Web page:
Permafrost soils contain approximately 1672 Petagram carbon (C), twice the amount of the current atmosphere, and constitute 50% of the world’s belowground C pool. Along with the current change in climate these high latitudinal soils experience increased temperatures, more than any other region, with permafrost degradation as a result. Such thaw of permafrost releases ancient organic matter that has been stored in the frozen soils for centuries. Following microbial degradation, this organic matter can be released to the atmosphere as carbon dioxide (CO2), methane (CH4) and nitrous oxide (N2O), further influencing the climate systems. Thus, a changed climate leads to server alterations of the carbon (C) and nitrogen (N) balance in Arctic and high altitude ecosystems. However, research up to today has mostly focused on the impact of permafrost thaw and the time horizon immediately following this degradation.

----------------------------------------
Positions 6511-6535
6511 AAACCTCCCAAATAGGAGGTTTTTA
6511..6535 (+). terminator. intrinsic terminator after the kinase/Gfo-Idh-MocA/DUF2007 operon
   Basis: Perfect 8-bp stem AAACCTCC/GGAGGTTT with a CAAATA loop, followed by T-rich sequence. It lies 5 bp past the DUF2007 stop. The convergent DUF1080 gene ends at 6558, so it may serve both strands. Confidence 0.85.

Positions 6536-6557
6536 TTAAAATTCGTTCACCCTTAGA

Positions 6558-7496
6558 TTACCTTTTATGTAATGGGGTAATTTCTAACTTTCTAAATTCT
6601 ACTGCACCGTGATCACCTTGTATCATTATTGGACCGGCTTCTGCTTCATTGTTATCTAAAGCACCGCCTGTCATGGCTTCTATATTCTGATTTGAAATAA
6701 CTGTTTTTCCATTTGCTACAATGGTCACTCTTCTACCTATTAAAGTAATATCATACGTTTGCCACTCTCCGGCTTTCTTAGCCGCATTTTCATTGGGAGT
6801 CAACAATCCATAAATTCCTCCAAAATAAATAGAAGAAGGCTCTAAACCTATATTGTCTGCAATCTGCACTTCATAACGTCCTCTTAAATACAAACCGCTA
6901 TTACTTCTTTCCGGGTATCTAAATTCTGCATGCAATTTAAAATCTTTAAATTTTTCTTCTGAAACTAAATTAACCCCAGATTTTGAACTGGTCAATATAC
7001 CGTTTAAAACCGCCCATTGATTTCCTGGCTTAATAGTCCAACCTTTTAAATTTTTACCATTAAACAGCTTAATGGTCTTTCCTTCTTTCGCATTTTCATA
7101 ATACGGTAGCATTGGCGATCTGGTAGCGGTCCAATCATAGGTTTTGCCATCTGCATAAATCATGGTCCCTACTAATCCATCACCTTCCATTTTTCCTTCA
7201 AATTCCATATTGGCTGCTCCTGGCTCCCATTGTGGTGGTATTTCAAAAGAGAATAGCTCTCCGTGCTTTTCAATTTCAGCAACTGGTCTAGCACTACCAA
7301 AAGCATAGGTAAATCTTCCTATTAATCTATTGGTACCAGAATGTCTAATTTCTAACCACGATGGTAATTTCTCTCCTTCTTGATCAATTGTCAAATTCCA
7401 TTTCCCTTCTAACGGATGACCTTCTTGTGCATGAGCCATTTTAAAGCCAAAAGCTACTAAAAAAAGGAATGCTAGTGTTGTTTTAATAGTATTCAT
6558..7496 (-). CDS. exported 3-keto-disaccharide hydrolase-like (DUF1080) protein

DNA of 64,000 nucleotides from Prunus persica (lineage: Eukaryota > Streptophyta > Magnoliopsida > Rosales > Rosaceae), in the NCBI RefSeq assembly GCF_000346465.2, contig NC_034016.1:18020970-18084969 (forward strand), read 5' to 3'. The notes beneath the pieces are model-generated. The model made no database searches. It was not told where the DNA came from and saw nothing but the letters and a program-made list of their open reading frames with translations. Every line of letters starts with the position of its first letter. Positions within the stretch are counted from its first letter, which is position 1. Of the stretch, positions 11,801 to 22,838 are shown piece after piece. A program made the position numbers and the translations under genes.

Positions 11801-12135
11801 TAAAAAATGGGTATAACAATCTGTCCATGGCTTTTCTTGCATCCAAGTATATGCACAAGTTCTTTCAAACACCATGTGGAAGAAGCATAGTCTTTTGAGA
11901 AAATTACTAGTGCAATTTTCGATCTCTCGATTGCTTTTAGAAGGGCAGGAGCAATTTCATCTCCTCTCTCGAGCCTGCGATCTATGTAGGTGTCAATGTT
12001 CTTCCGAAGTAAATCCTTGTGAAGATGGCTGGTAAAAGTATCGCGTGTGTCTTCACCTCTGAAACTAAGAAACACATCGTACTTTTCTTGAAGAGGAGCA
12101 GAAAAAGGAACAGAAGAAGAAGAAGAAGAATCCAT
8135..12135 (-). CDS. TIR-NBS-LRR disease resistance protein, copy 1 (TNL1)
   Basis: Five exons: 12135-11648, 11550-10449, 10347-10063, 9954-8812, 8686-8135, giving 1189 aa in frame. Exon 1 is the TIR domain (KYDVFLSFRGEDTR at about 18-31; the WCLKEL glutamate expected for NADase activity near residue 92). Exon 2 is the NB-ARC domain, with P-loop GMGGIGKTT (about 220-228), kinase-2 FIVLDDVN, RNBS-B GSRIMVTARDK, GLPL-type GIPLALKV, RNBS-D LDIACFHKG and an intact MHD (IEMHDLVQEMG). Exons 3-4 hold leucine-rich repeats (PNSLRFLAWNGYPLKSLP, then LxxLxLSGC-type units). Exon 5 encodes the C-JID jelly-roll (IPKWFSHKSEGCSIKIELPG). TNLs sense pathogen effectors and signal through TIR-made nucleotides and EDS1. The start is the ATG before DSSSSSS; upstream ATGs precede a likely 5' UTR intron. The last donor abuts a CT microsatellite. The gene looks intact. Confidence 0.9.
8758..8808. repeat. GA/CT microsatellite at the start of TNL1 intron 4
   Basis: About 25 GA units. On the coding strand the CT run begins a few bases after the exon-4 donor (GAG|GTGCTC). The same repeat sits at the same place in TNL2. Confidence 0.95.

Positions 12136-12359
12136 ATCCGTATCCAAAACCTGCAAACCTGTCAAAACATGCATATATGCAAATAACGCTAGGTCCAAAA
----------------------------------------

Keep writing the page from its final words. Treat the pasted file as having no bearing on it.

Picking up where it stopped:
The proposed project aims for understanding the future that lies ahead, following thaw and establishment of new non-permafrost ecosystems, and how the predicted climate variability will influence these soils on a decadal timescale. By using a natural occurring permafrost degradation transects, this project investigates how the C and N cycling changes following thaw. Moreover, by using laboratory incubation the project will provide unique insights of how these cycles will respond to the changing climate long after the formation of the ‘new’ ecosystems, giving a decadal perspective on permafrost thaw.
Fields of science
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